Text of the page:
Others have proposed expanding voting by mail as an option for 2020. Congress is unlikely for partisan reasons to approve this, and even if it did, it is not clear that all states have the infrastructure or capability to implement it in time. There are questions about security, potential fraud and the federal government overriding state election bureaus and telling them how to administer federal elections.   

There is one final fail-safe. Instead of holding elections to choose the president, the states can do what they originally did, and what the Constitution allows: pick the electors themselves.        

Article II, Section1, Paragraph 2 entrusts to state legislatures the authority to select the presidential electors. As the Supreme Court reminded America in Bush v. Gore: The “individual citizen has no federal constitutional right to vote for electors for the President of the United States unless and until the state legislature chooses a statewide election as the means to implement its power to appoint members of the Electoral College.”  

It is merely by the grace of state law that we get to vote to select the electors who pick the president. But nothing requires this, and presidential elections with the threat of a virus such as COVID-19 means that state legislatures, for the protection of public health, could select the electors themselves.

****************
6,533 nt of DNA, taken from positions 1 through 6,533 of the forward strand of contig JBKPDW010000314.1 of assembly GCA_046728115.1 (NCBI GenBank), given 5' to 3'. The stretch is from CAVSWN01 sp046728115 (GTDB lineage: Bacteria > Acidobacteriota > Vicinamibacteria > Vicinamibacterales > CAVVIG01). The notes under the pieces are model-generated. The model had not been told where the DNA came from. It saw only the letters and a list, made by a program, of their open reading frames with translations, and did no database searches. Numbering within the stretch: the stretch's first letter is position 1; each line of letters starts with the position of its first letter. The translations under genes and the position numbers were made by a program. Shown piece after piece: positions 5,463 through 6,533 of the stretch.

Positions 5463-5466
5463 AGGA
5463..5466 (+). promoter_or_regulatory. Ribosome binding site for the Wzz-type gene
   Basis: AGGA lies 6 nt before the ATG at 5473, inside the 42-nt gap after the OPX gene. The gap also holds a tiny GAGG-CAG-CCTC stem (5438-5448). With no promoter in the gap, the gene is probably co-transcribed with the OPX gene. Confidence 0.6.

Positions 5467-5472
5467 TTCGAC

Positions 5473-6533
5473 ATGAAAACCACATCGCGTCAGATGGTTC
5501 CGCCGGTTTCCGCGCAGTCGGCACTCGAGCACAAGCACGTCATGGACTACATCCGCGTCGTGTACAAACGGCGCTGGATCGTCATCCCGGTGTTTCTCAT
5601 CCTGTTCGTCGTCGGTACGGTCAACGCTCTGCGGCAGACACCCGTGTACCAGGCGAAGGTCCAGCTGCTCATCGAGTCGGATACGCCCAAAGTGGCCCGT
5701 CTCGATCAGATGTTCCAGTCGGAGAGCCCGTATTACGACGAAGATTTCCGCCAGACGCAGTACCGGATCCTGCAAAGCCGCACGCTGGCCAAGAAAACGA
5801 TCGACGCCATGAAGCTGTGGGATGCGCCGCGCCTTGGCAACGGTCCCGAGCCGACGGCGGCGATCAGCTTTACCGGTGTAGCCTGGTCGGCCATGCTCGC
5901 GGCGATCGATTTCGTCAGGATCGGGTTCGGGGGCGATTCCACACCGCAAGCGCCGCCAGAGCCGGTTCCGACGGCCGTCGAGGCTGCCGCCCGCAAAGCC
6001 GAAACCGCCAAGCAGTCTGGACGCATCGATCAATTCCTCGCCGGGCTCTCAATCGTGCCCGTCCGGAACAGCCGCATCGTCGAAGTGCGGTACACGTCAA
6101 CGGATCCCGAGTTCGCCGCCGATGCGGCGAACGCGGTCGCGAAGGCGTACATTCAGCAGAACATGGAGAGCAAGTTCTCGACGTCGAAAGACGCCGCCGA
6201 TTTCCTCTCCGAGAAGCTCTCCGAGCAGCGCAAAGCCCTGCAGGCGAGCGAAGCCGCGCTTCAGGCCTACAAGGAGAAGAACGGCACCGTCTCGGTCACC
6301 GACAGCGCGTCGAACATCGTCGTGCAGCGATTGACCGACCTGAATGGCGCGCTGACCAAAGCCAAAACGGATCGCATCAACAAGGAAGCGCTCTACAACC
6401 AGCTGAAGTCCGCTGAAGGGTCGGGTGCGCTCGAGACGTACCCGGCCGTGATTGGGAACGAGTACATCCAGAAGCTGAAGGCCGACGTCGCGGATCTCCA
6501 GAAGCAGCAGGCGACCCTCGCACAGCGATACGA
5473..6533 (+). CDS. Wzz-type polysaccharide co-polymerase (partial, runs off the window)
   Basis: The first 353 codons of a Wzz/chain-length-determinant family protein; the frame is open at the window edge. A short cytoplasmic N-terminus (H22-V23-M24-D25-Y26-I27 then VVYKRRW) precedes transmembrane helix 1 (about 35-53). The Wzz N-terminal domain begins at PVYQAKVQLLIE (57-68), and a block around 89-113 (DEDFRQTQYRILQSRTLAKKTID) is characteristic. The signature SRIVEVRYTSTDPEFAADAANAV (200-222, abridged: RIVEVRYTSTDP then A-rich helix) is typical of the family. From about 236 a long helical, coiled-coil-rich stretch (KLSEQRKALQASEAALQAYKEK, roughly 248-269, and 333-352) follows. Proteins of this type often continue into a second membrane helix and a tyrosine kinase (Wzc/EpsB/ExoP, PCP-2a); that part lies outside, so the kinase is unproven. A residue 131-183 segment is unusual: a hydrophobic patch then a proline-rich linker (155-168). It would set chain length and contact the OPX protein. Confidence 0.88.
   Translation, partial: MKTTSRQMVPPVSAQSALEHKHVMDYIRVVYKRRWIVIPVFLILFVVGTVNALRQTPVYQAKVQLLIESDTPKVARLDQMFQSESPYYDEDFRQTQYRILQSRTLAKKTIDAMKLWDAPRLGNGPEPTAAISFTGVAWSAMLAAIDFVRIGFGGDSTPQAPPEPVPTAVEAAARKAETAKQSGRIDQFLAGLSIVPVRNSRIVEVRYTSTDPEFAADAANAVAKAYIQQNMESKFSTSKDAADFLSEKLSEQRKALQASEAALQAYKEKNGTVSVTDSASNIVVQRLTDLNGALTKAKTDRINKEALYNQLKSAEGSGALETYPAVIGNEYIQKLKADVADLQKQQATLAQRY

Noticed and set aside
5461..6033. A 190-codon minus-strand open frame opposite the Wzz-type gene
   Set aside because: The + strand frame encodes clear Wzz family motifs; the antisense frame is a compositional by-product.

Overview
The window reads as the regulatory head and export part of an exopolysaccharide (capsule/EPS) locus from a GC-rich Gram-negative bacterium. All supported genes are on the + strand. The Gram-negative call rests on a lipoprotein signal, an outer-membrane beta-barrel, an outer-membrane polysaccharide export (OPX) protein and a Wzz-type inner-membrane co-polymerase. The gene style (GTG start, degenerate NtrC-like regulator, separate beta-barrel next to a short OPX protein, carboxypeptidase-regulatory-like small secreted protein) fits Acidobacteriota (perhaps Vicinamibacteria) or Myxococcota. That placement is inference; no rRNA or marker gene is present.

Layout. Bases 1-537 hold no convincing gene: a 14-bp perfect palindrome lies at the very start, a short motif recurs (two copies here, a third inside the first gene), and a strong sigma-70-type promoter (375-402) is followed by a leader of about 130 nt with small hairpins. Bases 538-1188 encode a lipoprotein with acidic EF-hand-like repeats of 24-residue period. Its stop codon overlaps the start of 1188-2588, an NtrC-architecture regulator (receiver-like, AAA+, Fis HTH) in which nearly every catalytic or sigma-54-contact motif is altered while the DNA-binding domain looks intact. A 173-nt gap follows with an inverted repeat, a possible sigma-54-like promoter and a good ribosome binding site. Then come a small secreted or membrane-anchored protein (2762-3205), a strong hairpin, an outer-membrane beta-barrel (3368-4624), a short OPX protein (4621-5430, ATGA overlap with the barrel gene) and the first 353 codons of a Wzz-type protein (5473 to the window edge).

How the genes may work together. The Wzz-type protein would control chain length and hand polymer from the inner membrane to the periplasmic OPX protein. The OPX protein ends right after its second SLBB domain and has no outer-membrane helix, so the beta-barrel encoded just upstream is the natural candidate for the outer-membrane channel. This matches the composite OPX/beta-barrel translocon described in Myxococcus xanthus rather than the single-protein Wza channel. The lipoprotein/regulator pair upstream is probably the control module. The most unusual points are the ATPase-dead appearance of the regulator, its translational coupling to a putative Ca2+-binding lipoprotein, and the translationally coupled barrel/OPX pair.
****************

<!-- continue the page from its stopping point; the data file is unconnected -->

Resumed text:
Although this may not be a good idea, consider what would happen if the legislatures did so. It takes 270 electoral votes to win the presidency. According to Ballotpedia, there are 21 states where Republicans have a trifecta — controlling both houses of the legislature and the governorship — and Democrats have that in 15 states. Assuming in those 36 states straight party line votes would award electoral votes by party, Donald Trump would start with 216 and Joe BidenJoe BidenFormer Rep. Rohrabacher says he took part in Jan. 6 march to Capitol but did not storm building Saudis picked up drugs in Cairo used to kill Khashoggi: report Biden looking to build momentum for Putin meeting MORE, the presumptive Democratic nominee, would have 195. This leaves 14 states — Alaska, Kansas, Kentucky, Louisiana, Maryland, Massachusetts, Michigan, Minnesota, Montana, New Hampshire, North Carolina, Pennsylvania, Vermont, and Wisconsin — with 127 electoral votes under split control. In several of these states, legislatures have large enough majorities to override the governor.